Have a Plan B Prepared

We’re accustomed to some blown out days in March and April when strong fronts can dump some major rain on the Smokies and East Tennessee. This has been a pretty regular thing this year and we’re well into June! Depending on the flavor of fishing you’re looking for, you may or may not find something to your liking.

Some days the creeks are blown out and other days they’re the best shot at a trout. Some days the bass rivers are dirty but the TVA tailwaters are fishing. Then again there are days when the big trout rivers are too high and bass and bluegill are the best species to fish for from a boat. We’ve been forced to take a hard look at conditions everyday and make the call.

Lake Smallmouth

Larry shows that Plan B worked to perfection

Last Friday there was absolutely no place for us to float. The Clinch and Holston were far too high to bother with and all the smallmouth bass rivers were muddy. I called my anglers for the day to break the news, but they asked if I was absolutely sure there was no place to float. It was the only chance they would have for the foreseeable future and they really wanted to get on the water, no matter what the species would be. I told them about one of our local mountain lakes that could be pretty good for bass or simply a day of bluegill fishing. Regardless, I knew we’d have some clear water and willing fish.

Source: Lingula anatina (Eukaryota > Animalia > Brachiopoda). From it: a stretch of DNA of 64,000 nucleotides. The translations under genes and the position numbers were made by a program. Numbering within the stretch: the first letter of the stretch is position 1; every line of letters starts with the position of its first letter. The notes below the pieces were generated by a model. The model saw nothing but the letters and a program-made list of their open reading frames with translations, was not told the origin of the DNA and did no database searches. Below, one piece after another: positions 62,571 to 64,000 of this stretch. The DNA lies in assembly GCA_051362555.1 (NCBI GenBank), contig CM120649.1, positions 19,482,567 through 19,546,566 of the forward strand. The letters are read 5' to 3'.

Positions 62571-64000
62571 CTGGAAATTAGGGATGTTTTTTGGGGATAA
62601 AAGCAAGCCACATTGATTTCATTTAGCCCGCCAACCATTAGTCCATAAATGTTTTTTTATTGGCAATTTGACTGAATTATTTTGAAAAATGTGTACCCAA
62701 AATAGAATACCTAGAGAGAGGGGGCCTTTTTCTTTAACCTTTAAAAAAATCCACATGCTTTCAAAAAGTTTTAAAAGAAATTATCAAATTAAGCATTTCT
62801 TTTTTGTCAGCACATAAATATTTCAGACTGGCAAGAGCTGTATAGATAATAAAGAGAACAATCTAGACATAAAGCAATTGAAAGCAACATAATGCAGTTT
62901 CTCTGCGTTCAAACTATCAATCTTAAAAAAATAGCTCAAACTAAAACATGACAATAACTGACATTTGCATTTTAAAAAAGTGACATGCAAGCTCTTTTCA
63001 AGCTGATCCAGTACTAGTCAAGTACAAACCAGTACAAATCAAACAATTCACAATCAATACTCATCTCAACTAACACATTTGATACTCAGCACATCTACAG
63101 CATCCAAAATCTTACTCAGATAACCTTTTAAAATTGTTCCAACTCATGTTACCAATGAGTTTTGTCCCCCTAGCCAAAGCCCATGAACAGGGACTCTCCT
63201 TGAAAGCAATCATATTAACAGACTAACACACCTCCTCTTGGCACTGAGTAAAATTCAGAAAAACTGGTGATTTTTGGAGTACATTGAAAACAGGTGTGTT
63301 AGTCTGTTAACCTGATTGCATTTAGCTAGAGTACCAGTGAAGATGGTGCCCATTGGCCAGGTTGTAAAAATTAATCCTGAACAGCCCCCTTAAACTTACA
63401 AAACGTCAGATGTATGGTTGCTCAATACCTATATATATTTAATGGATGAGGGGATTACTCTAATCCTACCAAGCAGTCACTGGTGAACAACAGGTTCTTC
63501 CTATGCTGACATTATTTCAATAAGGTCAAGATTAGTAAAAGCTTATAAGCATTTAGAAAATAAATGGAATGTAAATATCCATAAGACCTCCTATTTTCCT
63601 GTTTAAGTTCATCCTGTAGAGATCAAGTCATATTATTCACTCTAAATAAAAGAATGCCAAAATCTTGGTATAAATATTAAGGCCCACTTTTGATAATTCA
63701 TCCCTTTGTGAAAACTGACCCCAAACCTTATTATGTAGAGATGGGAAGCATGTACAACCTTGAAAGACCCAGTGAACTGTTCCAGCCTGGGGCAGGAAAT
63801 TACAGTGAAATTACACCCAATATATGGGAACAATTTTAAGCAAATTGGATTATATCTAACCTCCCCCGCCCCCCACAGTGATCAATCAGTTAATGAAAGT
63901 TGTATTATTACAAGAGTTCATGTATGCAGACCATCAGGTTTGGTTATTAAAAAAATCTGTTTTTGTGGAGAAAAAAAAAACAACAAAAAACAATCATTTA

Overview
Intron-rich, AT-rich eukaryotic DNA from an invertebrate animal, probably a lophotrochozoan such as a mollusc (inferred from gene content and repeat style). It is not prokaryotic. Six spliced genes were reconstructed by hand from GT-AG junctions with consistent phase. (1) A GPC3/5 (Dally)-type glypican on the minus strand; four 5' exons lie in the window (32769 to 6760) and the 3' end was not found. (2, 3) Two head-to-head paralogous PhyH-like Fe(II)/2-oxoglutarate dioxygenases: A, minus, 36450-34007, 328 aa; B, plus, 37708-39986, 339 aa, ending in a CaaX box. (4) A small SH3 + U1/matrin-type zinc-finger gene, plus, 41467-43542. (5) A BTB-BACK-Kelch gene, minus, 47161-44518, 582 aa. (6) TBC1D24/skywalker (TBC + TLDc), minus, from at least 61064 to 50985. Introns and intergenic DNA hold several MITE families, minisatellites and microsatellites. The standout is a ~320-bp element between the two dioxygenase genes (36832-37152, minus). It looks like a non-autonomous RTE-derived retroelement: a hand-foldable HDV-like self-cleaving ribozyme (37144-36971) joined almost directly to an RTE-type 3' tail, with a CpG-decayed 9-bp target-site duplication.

They decided that would fit the bill and honestly, I’m glad they did. It was the most epic day of fly fishing with poppers I’ve ever seen. The average smallmouth was well over 12″ with several REALLY nice ones. In fact one fish just plain cleaned Larry’s clock and broke his 12 lb line. Unreal….

The Smokies

The streams have been up and down for a while now. The latest round of rain has water levels spiking, although it will pay to check stream levels. Not everything is in bad shape, but some creeks are well beyond fishable right now. In short, it’s not all doom and gloom, but don’t expect it to be easy either.

Yellow Mayfly

Even with high water we’ve done reasonably well with dry flies even as nymphs are a good choice. Dropper rigs are always a good way to feel things out. Stimulators and #16 beadhead nymphs are reliable. If you get enough interest in the Stimulator you might switch over to a Parachute Adams or Elk Caddis.